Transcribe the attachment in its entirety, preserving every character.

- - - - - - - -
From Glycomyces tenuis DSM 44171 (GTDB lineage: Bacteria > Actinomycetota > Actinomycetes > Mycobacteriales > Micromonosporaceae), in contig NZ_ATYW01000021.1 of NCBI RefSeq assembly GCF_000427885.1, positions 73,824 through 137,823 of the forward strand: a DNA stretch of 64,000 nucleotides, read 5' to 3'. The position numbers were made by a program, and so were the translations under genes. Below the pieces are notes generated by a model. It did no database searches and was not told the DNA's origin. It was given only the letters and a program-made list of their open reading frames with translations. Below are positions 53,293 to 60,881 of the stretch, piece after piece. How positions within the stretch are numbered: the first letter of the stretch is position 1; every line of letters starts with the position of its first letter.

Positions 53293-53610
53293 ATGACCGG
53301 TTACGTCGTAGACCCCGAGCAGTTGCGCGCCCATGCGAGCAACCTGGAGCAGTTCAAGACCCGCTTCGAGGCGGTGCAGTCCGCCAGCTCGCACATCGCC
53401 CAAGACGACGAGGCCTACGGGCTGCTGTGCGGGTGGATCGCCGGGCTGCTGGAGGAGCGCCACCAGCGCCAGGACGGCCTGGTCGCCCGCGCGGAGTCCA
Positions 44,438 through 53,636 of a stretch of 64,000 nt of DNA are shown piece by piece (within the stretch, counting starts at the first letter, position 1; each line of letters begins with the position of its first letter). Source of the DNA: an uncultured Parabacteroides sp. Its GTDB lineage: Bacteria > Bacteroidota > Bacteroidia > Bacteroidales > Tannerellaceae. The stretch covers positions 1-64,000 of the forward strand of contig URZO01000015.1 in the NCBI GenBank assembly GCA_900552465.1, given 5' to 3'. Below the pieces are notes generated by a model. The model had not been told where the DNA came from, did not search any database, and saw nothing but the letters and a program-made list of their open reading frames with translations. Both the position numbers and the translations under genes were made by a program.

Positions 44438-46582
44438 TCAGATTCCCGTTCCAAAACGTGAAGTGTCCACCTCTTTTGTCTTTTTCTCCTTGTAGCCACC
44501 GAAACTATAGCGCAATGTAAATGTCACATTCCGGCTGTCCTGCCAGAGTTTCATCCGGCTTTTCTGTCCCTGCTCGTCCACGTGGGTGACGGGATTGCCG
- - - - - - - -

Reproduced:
From Glycomyces tenuis DSM 44171 (GTDB lineage: Bacteria > Actinomycetota > Actinomycetes > Mycobacteriales > Micromonosporaceae), in contig NZ_ATYW01000021.1 of NCBI RefSeq assembly GCF_000427885.1, positions 73,824 through 137,823 of the forward strand: a DNA stretch of 64,000 nucleotides, read 5' to 3'. The position numbers were made by a program, and so were the translations under genes. Below the pieces are notes generated by a model. It did no database searches and was not told the DNA's origin. It was given only the letters and a program-made list of their open reading frames with translations. Below are positions 53,293 to 60,881 of the stretch, piece after piece. How positions within the stretch are numbered: the first letter of the stretch is position 1; every line of letters starts with the position of its first letter.

Positions 53293-53610
53293 ATGACCGG
53301 TTACGTCGTAGACCCCGAGCAGTTGCGCGCCCATGCGAGCAACCTGGAGCAGTTCAAGACCCGCTTCGAGGCGGTGCAGTCCGCCAGCTCGCACATCGCC
53401 CAAGACGACGAGGCCTACGGGCTGCTGTGCGGGTGGATCGCCGGGCTGCTGGAGGAGCGCCACCAGCGCCAGGACGGCCTGGTCGCCCGCGCGGAGTCCA
Positions 44,438 through 53,636 of a stretch of 64,000 nt of DNA are shown piece by piece (within the stretch, counting starts at the first letter, position 1; each line of letters begins with the position of its first letter). Source of the DNA: an uncultured Parabacteroides sp. Its GTDB lineage: Bacteria > Bacteroidota > Bacteroidia > Bacteroidales > Tannerellaceae. The stretch covers positions 1-64,000 of the forward strand of contig URZO01000015.1 in the NCBI GenBank assembly GCA_900552465.1, given 5' to 3'. Below the pieces are notes generated by a model. The model had not been told where the DNA came from, did not search any database, and saw nothing but the letters and a program-made list of their open reading frames with translations. Both the position numbers and the translations under genes were made by a program.

Positions 44438-46582
44438 TCAGATTCCCGTTCCAAAACGTGAAGTGTCCACCTCTTTTGTCTTTTTCTCCTTGTAGCCACC
44501 GAAACTATAGCGCAATGTAAATGTCACATTCCGGCTGTCCTGCCAGAGTTTCATCCGGCTTTTCTGTCCCTGCTCGTCCACGTGGGTGACGGGATTGCCG